City to pay Detective Kleiber
Council reverses policy, letting him keep city, military leave pay
Under considerable public pressure, the City Council agreed Tuesday to allow police Detective Dave Kleiber to keep his city pay and military leave pay, reversing a city policy and giving Kleiber some peace of mind before leaving to fight in Operation Enduring Freedom.
Dressed in military uniform and given a leave of absence from his station in Fort Carson, Kleiber, a U.S. Special Operations commander already deployed, came before the City Council Tuesday night requesting a change to the policy.
“Sometimes the battle is worth fighting for. It just takes a while,” Kleiber said after the council’s decision. “I am humbled by the amount of community support I received on this.”
For the past three years, Kleiber has said the city should pay his regular salary during the first 15 days of military leave. The city believed it was following the law by covering the difference between what he would be paid through the city and how much he earns as a National Guardsman.
It costs the city $2,559 a year to pay Kleiber annually for 15 days of military leave.
City Council Pro Tempore Paul Strong said the city’s position was legal, but felt the city should pay the full salary.
“He is going over there and will possibly be put in harm’s way for all of us. The right thing for the city to do is to pay the full salary just for the 15-day period,” Strong said.
Kleiber had the backing of the American Legion, Routt County Veterans and Routt County Republican Party.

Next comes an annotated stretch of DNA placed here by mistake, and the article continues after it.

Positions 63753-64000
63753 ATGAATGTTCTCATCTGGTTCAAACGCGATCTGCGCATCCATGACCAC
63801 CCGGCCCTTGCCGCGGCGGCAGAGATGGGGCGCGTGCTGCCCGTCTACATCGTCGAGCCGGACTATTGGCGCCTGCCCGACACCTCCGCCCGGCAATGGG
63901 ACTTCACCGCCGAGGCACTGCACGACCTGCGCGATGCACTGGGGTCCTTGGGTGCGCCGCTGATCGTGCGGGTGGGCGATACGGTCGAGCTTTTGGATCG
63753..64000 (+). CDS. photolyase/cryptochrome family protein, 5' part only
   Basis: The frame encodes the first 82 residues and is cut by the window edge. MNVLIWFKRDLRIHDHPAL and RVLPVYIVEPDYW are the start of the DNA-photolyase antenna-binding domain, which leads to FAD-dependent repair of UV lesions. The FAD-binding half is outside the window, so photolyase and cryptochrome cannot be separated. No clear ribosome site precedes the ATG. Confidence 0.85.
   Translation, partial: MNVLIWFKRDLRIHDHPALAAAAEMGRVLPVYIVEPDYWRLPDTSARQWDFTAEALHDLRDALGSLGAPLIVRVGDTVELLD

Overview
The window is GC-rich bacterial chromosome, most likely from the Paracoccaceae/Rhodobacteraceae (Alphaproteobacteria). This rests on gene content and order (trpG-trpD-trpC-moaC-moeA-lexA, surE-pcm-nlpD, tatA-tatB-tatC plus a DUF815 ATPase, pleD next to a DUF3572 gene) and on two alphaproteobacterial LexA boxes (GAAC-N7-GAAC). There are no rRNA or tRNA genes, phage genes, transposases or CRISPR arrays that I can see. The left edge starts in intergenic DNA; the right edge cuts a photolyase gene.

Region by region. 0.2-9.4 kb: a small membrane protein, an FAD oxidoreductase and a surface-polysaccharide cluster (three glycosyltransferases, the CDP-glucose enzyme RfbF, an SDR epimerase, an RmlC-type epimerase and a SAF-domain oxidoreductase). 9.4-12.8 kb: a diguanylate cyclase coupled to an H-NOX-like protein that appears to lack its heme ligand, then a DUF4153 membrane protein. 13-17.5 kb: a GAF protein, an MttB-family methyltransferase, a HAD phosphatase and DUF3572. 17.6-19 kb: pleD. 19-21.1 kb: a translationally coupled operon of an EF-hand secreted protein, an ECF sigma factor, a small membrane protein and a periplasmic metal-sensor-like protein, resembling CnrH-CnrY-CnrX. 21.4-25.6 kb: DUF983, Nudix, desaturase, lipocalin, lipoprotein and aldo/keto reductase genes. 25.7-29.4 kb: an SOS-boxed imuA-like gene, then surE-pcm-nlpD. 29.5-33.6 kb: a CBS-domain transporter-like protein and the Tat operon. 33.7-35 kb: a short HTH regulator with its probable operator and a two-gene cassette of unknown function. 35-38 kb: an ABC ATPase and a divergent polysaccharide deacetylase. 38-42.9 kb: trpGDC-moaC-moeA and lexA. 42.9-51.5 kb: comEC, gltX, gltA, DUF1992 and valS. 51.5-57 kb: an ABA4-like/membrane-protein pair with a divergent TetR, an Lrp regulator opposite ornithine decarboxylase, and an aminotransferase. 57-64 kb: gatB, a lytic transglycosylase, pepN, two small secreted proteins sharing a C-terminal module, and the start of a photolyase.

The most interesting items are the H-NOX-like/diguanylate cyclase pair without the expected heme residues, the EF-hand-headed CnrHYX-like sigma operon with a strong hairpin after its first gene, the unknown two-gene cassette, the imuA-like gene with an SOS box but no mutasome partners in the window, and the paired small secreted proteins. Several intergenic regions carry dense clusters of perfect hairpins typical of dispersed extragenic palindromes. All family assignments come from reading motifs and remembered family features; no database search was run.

Residents came to Tuesday night’s council meeting wearing red and blue blinking American flag pins and brown and yellow American Legion hats. As former military men entered Centennial Hall, they saluted the American flag.
“We have the responsibility to aid and support the gentlemen and women who are in the war today,” American Legion representative Mike Flanders said. “We must support them. Our very way of life and our lives depend on it.”
The council did discuss how the change in policy could impact future budgets. Councilman Bud Romberg said once the policy changes, it would apply to any National Guardsmen or reservists, a number that would fluctuate.
“We need to at least consider that when we start with this we are opening a policy (that could apply) to 50 people,” Romberg said. “We are setting a precedent here.”
Councilman Loui Antonucci said that because full salaries already are put in the budget, the city has set aside each year the amount of money a National Guardsman or reservist would get paid during military leave.
The City Council had discussed Kleiber’s situation in executive session, but Tuesday was the first time the matter had come before the council in a public hearing.
In other business:
n The council approved the preliminary plat and development plan for Wildhorse Market-place. The council decided that $23,000 the developers were supposed to pay for road improvements to two nearby intersections could go toward trails, instead. The intersections already have been improved.
n The council approved a resolution in opposition to Refer-endum A. The November ballot question will ask Colorado residents to approve a tax that could raise $2 billion in revenue bonds for water projects. Colorado Sen. Jack Taylor, R-Steamboat Springs, came to the council meeting to speak against Referendum A.
n The council tabled a resolution in support of the Colorado Tourism Initiative, Refer-endum 33, on November’s ballot. The referendum is asking voters to allow video terminal lottery machines, which would raise an estimated $25 million for tourism promotion.
n Atmos Energy announced that natural gas prices could see a 10 percent to 15 percent increase. On Oct. 15, the company will ask the Public Utility Commission to increase its rates.
— To reach Christine Metz call 871-4229
or e-mail email@example.com
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